“I couldn’t quite find a pumpkin,” I ventured, almost adding, “because Halloween was four months ago…” but instead opted for, “I have an onion squash.”
Danny, looking alarmed, translated this to Nonna. Nonna received the news like someone has just told her she has three weeks to live. I felt like the only kid in the lunchroom whose mom didn’t pack them a Snackable. Danny tried to console me by saying, “Nonna thinks maybe you can make it work…” but I could tell they had already muted my screen and written me off like a lost tourist from Texas.
Nonna was not playing around. The class was fast and furious. I thought I had done all of the necessary prep, but Nonna already had her pumpkin pureed and began rapidly crushing her soft potato with a blunt fork. My potato was still rather hard despite boiling in my Polly Pocket pot for an hour and my squash was still sitting there naked and uncut, like the pumpkin imposter it was. It was at this point I realized I was falling disastrously behind and would need to improvise. By improvise, I mean cheat. I titled my camera towards the ceiling and muted my mic so I could microwave the potato off screen and use a blender to turn the squash into puree.
Every few minutes they ask you to show everyone your progress, like third grade art class. Every time I showed Nonna what I was making she gave me a disappointed, yet empathetic look; the way a guidance counsellor looks at a kid who is never getting into Harvard. They encouraged me to “keep going” because, well, I had already paid. I sensed they were already considering creating a subset class for idiots and my face would be on the digital marketing material.
Now we were moving onto the flour portion of the evening in which we rolled our dough using carefully measured increments of flour. This is when I realized I didn’t have any measuring cups. I started using my second wooden spoon to eyeball “one cup” and “two teaspoons.” I felt like a streaker who accidentally stumbled onto Wrigley Field during training day.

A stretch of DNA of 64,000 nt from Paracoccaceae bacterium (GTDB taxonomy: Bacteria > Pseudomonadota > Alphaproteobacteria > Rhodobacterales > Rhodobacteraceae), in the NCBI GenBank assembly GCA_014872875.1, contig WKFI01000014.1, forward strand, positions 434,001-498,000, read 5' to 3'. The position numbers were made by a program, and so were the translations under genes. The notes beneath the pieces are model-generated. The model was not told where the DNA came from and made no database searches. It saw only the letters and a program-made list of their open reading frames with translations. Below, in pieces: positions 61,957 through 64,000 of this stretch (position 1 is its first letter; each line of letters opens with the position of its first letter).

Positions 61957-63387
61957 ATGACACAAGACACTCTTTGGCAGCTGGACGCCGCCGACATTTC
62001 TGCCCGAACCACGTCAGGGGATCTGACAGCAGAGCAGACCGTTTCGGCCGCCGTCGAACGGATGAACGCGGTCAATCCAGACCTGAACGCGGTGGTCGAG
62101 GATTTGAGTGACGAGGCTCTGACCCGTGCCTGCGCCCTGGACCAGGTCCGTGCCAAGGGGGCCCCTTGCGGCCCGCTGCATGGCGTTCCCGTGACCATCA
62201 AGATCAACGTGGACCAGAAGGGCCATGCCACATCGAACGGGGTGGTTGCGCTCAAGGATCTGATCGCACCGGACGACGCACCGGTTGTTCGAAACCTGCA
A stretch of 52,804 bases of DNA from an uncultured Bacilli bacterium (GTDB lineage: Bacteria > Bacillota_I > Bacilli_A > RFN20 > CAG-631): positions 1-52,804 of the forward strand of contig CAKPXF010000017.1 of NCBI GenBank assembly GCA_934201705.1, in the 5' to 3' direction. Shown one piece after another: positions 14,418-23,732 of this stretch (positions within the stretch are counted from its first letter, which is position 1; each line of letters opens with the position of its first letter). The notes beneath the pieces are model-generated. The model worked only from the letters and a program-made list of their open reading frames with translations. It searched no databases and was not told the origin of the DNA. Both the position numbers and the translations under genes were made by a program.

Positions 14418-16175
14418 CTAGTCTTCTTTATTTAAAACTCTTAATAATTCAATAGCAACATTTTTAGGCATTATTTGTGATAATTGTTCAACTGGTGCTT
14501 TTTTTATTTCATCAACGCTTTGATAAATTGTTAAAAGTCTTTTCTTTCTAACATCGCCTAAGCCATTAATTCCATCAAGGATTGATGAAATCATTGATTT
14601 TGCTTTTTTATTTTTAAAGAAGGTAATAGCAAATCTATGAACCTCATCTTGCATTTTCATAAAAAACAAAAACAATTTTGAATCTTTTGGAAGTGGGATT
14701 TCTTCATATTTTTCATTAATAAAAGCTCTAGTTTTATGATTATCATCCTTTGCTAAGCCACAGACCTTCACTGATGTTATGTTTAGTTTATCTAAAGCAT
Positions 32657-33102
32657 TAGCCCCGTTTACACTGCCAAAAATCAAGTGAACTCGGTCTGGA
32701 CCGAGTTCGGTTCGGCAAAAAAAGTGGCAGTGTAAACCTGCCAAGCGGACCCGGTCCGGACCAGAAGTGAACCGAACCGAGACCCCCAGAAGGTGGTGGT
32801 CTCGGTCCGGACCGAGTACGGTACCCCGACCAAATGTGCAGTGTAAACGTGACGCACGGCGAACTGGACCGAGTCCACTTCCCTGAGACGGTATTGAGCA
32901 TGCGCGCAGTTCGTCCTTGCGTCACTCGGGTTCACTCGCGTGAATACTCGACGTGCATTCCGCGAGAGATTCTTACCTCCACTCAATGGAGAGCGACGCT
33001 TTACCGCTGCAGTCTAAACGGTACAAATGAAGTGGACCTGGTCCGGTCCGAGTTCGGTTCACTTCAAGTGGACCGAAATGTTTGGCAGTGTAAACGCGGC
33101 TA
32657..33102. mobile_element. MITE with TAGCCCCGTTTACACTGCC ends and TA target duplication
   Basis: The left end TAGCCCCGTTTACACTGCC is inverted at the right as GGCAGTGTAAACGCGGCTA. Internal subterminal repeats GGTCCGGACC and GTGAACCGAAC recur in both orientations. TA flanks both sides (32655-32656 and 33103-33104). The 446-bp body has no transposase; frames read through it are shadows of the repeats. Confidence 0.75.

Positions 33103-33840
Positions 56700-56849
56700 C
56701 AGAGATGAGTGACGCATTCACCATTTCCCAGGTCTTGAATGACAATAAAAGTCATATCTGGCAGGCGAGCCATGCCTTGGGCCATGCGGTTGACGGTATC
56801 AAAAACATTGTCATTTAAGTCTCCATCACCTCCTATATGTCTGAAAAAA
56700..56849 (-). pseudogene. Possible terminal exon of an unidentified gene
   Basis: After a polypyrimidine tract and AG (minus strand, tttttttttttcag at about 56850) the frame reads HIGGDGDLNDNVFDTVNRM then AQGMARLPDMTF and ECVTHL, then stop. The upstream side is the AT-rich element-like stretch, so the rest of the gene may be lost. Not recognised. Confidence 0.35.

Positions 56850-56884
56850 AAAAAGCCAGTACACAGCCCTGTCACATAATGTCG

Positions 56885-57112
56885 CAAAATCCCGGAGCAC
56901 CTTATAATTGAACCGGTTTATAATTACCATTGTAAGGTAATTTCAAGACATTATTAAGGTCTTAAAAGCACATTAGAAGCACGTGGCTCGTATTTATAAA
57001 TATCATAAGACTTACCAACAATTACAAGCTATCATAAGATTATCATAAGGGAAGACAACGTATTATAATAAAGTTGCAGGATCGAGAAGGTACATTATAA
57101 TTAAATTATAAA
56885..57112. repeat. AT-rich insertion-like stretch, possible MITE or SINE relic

“Make it sticky but not lumpy” Danny unhelpfully offered. Linda, already having rolled her dough perfectly, asked, “Is it time for nutmeg?” Nutmeg was an extra ingredient mentioned in passing by Nonna. Linda was dead to me. Meanwhile, Cynthia was busy rapidly recording notes and muttering something about “room temperature,” while Chuck and Jackie looked stressed and were engaging in a quiet but tense domestic dispute in their kitchen.
Chuck and I remained the official delinquents throughout the dough process, hands battered and bruised, delaying the progress of the class. By the time the dough was ready to be sliced into gnocchi, there was dough everywhere. Danny told us to picture someone we hate while slicing, as Italian encouragement, I guess. Chuck picked up the pace, no doubt thinking of Jackie who was telling him to “go faster” in the background.
I wouldn’t recommend this experience for couples. Try Pilates in the park or pottery instead.
Meanwhile, Nonna had decided, after slicing her gnocchi at the pace of an Olympic sprinter, to start dancing. As we watched Nonna work a rolling pin like I’ve only seen true professionals work the pole, the class collectively had a breakthrough moment. You know a breakthrough moment when it hits you. It’s the moment when you’ve been afraid to do something, and start doing that something, and are certain you are failing at it, but suddenly realize you’re doing it anyways. The doubt - and the dough - says, “You can’t do this,” and the breakthrough moment says, “Watch me.”
I could feel the mood of the group lift. We were having fun. We were bonding. Linda took off her hat. Jackie gave Chuck a reassuring squeeze on the shoulder. Suddenly, we were cooking. Suddenly, we were making god damn pasta from scratch.
When asked to present our little raw dough bows, I proudly tipped my one remaining plate towards the camera. “Samantha I was worried when I first heard about the pumpkin… and saw your dough… and heard you speak…and watched you use a knife…but my God! It’s not bad,” Danny said. Nonna nodded proudly, my Italian fairy godmother after all.
We seasoned the gnocchi with a simple sauce made from shaved parmesan, cracked black pepper, and pasta water. I can say “simple sauce” now because I earned it. And though my gnocchi dish was undercooked, I’ll never tell Nonna. I love an underdog story too much.
To try or not to try? Try. Not for the faint of heart or wrist, but if you bring your A-game and blender, it’s worth the virtual trip to Italy.
Rent For Date Night
Cinta The Label Rosie Cream Cardigan from £15
Written by Sam Ellis